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jemuniz

a different way to model maps?

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I've been thinking about making a good map editor lately when I thought "why not use 3ds max? And while that may not be the best idea, it lead me to think about the current way that people model their maps. I have some experience using Valve's Hammer Editor, and the Unreal editor, and they both have the same method of use: you first map out the surfaces, then cover them individualy with a texture. What I am thinking is that you map it then make a texture that would cover the whole level with but one picture. This picture would be like the skins for models in most games. I don't see any problem with this way of mapping, however there might be some; I'm no expert. I would appreciate if people would confirm or reject whether my theory would work.

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well using 3ds max is actually a good way to model maps in my opinion. however your idea would have to have a 4096x4096 image, which i'm not even sure if that will fit into vid memeory when its uncompressed. on top of that it would be an absolute nightmare trying to get everything mapped perfectly without any stretching, to tell you the truth it would even be a pain to make the texture itself. although i understand your logic, but it just wouldn't work out.

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I don't understand how it could work in 3ds max, but not work when you have the textures all as one image. Basicly the reason that I was wondering this was because I thought that if you did one image it would add realism because you wouldn't have those dreadful patterns everywhere. I'm also not sure I know how it works when you lay a skin over a model, does the computer divide the picture into parts and put it on before hand, if so then the program could fabricate tons of little pictures from your big map texture.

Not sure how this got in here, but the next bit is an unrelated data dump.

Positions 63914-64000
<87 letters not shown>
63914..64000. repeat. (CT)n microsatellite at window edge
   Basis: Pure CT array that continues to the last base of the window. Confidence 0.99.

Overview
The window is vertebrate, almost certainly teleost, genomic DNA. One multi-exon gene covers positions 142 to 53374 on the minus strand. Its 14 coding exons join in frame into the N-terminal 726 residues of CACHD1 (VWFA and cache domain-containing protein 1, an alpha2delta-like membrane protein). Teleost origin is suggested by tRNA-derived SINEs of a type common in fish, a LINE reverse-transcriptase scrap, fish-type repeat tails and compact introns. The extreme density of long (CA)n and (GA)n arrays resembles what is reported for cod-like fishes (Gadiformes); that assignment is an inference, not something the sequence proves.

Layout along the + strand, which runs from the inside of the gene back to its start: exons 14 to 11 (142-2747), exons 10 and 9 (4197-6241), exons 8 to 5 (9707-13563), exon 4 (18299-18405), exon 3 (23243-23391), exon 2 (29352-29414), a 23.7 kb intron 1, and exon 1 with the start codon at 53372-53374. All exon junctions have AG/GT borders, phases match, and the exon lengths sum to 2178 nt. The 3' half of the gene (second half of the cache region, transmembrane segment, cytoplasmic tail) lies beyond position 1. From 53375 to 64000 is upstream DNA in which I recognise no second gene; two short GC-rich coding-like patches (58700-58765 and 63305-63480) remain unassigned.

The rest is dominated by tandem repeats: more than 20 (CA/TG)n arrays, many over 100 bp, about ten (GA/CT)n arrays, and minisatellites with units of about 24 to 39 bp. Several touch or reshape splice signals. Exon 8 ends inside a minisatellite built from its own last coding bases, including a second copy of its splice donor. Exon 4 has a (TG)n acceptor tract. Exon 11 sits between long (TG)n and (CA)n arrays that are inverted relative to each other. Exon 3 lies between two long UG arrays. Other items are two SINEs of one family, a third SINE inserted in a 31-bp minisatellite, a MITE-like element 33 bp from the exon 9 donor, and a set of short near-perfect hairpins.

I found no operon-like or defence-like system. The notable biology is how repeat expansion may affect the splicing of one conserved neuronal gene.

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well for individual models it can be one image, but imagine that on model 100x bigger, the texture would start to get pixelated right? so you have to increase resolution of the image for it to look less pixelated but that resolution would have to be somewhere around 4096x4096 which is just too large for a single texture. on top of that how do you plan to apply the texture to multi-level buildings or objects?
on a single mesh you could have 1 texture applied to it or have tiled textures applied to it.a tiled texture is a single texture that can be tiled over and over again on the same model and still seem like a single image.
however your idea will not work, if you want to try though go ahead but the results won't be too great.

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You could make and apply all the textures seperately and then bake them into an insane 3d image format of your own invention. Of course, then you'd just have a huge texture file which also held all your maps geometry information too, genius! Aaaanyway, thats completely insane, and I cant think of any valuable uses for it. But it made me smile.

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Generated lightmaps are usually put together into one big bunch of data, but that's because lightmaps are unique for their surface. For textures it's not very efficient - reusing textures saves on memory, saves time and possibly improves a levels consistency in style and theme. Repetition can be dealt with in much more efficient ways, see below. :)

Using a huge texture could work for terrain maps, but isn't as flexible as using multiple textures. Using decals is a simple way to add the uniqueness re-used textures lack, so I don't see any real advantages in using a single texture anyway.

Due to how a level is built up, texture applying would get tedious, especially since maps change during their construction. You'll probably also waste (quite?) some space on the texture because not everything will always fit into a square image. Most mappers find it easier to work with multiple textures, too, since this doesn't require them (or an artist) to change the single texture each time they change something in the geometry of the map. When you're mapping you'll often add, change or delete things.

A good level-designer is able to spot obvious or distracting texture repetition, and he'll do something about it, whether that is adding some geometry to break up the large surface, or split it up into multiple surfaces with different textures, or adding decals, or anything else you can come up with. Detail-textures or macro-textures (I don't know how these are called officially but they're a second texture, often a gray-scale one, applied to the basic texture layer but with a different scale) are nice things for this purpose too.

/rant ;)

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I've used/tested the approach of uvmapping major parts of a level with a single texture, took some time to layout everything and requires a good amount of uv control in the program you work with :) I pretty much got tired of trying to get everything perfect, the result can be seen here.

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